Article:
April 13, 2010

Media Makes Strange Bedfellows


By Wendy McHale

"Politics makes strange bedfellows"... was the expression once used in Washington, before television aimed the spotlight on the warm and fuzzy factor that we expect from our leaders today.

Pre-first screen, it was immaterial whether two candidates liked each other; or even knew each other. All that mattered was that the political party bosses liked and knew them. Candidates back then did things "for the good of the party." Or in other words, because they were told to. "You'll do as we say or else! was an effective political party "line," or "talking point" as they are called today.


So much water has flowed under the bridge since then. Or has it? In this era, where we are bombarded with so much B.S. about this product or that service, you would assume that phrases such as "Mission Accomplished", "I did not have s-e-x with that woman", "Read My Lips", "Compassionate Conservatism", or "I'll keep Social Security in a lockbox", have no influence or believability among American political consumers. But they still do.


You can raise the issue of who's fault that is. but the larger question is, "What roles should 6th Avenue and Madison Avenue play in our lives today?"

Journalism and marketing have changed as compared to an earlier era. They are almost uncognizable from the influence they had 40 years ago. They've changed so much that they have reversed roles.

(For "out-of-towners", 6th Avenue is the street address for many of the world's largest media companies' headquarters, such as CBS, NBC, News Corp, Time Warner, Disney etc... They're all there. Most New Yorkers only refer to the street by its number. All others know it by its much fancier name, "Avenue of the Americas" which sounds better.)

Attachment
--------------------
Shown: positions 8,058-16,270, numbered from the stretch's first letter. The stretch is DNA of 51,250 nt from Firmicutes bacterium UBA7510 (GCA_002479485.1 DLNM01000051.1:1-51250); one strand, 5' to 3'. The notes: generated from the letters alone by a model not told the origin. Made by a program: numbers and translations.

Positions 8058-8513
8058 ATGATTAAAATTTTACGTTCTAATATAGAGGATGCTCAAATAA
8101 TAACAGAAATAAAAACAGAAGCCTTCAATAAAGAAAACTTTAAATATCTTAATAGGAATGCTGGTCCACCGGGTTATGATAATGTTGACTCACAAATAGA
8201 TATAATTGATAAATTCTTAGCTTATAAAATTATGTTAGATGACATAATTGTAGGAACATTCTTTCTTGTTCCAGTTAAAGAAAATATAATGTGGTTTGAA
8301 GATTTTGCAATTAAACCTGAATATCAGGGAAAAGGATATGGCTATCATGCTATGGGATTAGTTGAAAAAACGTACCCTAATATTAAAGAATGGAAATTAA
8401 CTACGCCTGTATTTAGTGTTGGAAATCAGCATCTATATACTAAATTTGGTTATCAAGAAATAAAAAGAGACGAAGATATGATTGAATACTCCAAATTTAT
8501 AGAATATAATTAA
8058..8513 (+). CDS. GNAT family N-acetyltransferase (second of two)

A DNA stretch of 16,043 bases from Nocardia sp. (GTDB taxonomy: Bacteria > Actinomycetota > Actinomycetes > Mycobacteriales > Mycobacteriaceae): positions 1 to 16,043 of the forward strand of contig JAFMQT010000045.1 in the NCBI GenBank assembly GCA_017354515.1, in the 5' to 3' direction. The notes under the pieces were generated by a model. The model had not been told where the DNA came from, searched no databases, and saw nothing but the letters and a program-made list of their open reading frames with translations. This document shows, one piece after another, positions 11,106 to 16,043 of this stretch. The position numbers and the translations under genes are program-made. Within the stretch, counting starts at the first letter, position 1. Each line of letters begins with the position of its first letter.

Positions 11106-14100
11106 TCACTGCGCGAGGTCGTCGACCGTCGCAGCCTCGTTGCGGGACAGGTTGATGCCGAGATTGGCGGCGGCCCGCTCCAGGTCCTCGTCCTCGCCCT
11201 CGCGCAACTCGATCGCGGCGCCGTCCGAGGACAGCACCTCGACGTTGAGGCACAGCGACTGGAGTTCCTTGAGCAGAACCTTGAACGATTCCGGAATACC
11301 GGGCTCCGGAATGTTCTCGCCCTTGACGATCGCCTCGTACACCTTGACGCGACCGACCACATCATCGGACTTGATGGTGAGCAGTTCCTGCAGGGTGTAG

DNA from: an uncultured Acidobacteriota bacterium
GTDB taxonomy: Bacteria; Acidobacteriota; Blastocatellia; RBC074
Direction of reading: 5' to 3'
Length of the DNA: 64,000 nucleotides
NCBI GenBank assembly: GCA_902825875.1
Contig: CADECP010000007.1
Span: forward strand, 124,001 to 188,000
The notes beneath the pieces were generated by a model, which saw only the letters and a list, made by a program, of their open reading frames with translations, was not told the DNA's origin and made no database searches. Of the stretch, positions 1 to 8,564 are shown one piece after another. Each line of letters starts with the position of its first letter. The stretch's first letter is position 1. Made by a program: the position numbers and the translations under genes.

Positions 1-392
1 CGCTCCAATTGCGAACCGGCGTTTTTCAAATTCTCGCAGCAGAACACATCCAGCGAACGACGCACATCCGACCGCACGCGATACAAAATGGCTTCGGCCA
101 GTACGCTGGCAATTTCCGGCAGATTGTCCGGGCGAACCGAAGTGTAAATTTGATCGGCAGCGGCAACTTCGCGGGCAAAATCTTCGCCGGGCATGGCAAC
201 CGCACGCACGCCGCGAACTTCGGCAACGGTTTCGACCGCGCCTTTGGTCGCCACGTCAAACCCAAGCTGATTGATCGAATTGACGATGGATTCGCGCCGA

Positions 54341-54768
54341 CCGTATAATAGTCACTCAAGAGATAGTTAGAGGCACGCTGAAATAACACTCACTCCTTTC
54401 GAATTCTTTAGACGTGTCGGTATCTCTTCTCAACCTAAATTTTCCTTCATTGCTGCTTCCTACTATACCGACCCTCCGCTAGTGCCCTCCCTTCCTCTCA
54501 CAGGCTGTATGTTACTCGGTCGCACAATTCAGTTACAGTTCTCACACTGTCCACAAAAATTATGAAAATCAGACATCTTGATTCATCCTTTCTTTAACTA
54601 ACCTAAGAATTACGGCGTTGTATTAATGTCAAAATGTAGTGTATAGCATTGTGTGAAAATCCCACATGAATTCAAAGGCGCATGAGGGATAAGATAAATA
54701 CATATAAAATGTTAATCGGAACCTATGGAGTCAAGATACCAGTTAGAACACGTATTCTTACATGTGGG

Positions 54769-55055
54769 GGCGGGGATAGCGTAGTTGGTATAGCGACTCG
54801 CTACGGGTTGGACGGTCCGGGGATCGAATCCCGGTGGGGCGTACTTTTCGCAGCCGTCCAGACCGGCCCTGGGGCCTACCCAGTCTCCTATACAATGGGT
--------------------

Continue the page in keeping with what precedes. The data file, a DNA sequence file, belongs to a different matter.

In advance of turning the TV on, picking up a newspaper or listening to the radio, viewers, readers and listeners know up front what "brand of journalism" they will get from each news source:

1. Fox News vs. CNN vs. MSNBC.

2. WSJ vs. NYTimes vs. USAToday

3. Rush vs. Imus vs. Howard.


What used to be a "Report the truth" mentality among news organizations has now become "Sell the truth". But frankly, the "truth" doesn't really matter. Today the media uses the media to sell the media. It's a brilliant scheme used to perpetuate ratings which translates into advertising, which translates into $$.

Conversely, advertising agencies advise in the era of "social media" that their clients must now "Tell the truth" clearly and transparently. Communicate facts and insights pertaining to all aspects of your brand's strategy, product and service.

Let's get this straight, media companies now "sell the truth" while marketing companies now "tell the truth." Result? A TV viewer is more apt to receive "truthful" information during commercial breaks than between them!

Recently when Theodore Sorensen (JFK's speechwriter and alter-ego) was asked by the New York Times if he wrote Kennedy's legendary "Ask Not" inauguration speech line, Sorensen snidely replied that reporters "ask not." Like Duh... his answer was tantamount to saying "Yes, I wrote it." Otherwise, why didn't he just say, "No."

(That reminds me of another old political bromide: "Just say no!")

People are smart enough to read behind that line. But they are also naive enough to believe stuff that is just "a line." The common joke around MadAve these days is, "What do you get when you marry Ogilvy & Mather with Woodward & Bernstein?"